One-Dimensionality and the Uses of Transcendence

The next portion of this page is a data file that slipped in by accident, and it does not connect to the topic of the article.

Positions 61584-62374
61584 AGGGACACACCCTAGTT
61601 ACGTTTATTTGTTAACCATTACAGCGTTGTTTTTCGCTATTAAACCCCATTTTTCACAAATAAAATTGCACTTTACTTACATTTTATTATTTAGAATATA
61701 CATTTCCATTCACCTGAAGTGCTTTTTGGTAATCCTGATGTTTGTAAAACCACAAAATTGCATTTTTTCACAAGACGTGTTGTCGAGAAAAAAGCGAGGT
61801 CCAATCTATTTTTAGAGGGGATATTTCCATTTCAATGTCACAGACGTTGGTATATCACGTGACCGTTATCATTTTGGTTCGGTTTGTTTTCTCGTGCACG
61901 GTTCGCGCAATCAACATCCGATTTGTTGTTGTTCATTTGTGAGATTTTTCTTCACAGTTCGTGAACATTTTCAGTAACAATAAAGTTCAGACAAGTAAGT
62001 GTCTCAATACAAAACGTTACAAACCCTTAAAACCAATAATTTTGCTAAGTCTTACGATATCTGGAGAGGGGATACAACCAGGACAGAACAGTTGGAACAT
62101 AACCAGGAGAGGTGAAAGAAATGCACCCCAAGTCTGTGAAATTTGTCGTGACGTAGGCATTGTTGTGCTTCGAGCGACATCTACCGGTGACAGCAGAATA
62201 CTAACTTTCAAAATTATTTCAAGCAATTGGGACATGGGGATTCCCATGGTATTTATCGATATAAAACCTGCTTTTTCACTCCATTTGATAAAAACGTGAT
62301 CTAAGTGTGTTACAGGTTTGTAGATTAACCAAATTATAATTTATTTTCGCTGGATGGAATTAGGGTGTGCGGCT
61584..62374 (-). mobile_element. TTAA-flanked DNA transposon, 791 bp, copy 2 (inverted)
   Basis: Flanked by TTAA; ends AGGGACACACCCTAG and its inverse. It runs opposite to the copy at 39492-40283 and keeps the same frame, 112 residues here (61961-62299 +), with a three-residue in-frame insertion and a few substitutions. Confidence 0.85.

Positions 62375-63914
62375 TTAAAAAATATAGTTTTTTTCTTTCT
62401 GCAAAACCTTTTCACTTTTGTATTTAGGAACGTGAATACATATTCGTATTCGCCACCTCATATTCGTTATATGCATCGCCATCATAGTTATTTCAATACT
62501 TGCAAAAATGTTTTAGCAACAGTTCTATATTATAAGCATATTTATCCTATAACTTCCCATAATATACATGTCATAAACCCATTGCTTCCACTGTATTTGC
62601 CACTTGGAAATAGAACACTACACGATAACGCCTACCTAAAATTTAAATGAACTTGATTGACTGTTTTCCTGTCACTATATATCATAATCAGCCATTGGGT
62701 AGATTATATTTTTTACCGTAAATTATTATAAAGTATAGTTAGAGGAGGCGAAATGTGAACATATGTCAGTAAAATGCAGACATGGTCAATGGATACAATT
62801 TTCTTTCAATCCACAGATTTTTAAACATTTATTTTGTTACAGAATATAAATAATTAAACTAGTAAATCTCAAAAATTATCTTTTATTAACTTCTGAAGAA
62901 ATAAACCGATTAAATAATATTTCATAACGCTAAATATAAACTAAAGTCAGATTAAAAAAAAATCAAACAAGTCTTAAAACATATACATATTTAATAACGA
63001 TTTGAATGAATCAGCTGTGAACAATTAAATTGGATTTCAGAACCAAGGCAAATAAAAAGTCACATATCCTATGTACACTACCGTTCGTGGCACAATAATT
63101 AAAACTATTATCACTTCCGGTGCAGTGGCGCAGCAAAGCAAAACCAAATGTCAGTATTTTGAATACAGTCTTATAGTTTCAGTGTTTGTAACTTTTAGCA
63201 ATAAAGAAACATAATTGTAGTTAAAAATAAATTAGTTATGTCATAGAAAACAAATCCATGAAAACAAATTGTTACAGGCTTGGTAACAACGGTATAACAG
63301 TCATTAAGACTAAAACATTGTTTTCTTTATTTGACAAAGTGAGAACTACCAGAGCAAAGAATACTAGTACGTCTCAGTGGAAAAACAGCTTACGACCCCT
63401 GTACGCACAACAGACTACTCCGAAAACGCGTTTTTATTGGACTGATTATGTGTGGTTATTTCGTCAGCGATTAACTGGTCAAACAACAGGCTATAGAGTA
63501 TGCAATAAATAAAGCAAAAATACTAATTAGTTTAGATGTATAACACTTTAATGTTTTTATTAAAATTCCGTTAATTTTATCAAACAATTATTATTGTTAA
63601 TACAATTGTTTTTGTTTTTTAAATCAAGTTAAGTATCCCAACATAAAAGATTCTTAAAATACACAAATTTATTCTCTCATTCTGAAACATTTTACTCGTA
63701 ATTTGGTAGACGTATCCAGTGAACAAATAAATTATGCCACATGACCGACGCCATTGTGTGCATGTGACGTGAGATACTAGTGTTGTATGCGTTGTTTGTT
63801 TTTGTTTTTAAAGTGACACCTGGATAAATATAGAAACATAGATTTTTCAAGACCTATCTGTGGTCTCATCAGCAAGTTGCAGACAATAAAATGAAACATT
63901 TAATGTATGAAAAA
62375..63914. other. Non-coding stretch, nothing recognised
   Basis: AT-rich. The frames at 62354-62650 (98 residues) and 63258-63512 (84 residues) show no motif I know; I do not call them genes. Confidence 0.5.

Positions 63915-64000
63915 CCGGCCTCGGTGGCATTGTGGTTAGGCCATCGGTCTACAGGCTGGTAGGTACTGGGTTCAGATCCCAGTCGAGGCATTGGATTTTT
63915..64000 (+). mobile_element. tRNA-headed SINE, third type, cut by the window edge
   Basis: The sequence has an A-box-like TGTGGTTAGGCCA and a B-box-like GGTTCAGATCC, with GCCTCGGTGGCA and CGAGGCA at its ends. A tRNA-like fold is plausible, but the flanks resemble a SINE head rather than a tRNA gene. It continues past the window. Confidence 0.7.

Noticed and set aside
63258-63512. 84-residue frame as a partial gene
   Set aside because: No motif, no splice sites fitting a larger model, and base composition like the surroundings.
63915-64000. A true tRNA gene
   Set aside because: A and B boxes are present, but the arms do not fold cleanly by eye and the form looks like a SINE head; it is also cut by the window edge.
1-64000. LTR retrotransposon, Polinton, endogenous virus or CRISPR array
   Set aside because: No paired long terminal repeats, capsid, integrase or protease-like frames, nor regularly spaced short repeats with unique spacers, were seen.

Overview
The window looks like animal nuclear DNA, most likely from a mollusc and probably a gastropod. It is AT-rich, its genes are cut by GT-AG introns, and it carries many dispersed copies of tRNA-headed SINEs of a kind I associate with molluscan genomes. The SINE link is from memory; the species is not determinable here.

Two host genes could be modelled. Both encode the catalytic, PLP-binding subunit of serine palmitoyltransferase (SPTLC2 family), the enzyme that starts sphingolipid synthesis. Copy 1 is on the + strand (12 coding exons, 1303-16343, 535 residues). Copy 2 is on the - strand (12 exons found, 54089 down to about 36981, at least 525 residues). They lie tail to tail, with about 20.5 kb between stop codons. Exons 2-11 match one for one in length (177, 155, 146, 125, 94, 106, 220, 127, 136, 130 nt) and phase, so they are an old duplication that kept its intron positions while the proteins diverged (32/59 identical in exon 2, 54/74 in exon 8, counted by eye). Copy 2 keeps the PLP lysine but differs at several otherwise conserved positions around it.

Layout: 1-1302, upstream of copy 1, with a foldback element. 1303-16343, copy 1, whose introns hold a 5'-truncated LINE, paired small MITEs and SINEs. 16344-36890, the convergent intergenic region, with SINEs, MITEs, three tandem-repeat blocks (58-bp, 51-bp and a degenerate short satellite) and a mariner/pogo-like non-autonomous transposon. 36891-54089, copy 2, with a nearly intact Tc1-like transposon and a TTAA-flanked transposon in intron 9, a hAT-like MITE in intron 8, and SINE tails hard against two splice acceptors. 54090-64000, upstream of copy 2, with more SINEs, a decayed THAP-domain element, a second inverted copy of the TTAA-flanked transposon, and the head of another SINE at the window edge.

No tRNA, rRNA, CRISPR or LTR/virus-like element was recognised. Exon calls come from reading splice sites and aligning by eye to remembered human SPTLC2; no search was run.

During my self-sabbatical, I have been using my commute time to read books that I have been vaguely meaning to read for a while. One of those was Christopher Lasch’s The Culture of Narcissism. I enjoyed it — and may even blog about it some day — and decided to continue on the track of “obsolete social criticism” by reading Herbert Marcuse’s One-Dimensional Man. I somehow expected it to be a, well, one-dimensional diatribe against postwar conformism, but I have found it very energizing — even moving. Perhaps it’s just landing differently because my brain is finally starting to heal from burnout, but I think it has a lot to say to our neoliberal moment and to the perpetual “crisis of the humanities.” For this post, though, rather than doing a book report or review, I want to focus on one of his simplest yet most powerful points — namely, what exactly he means by “one-dimensional” — and how this pushed me to rethink some things.

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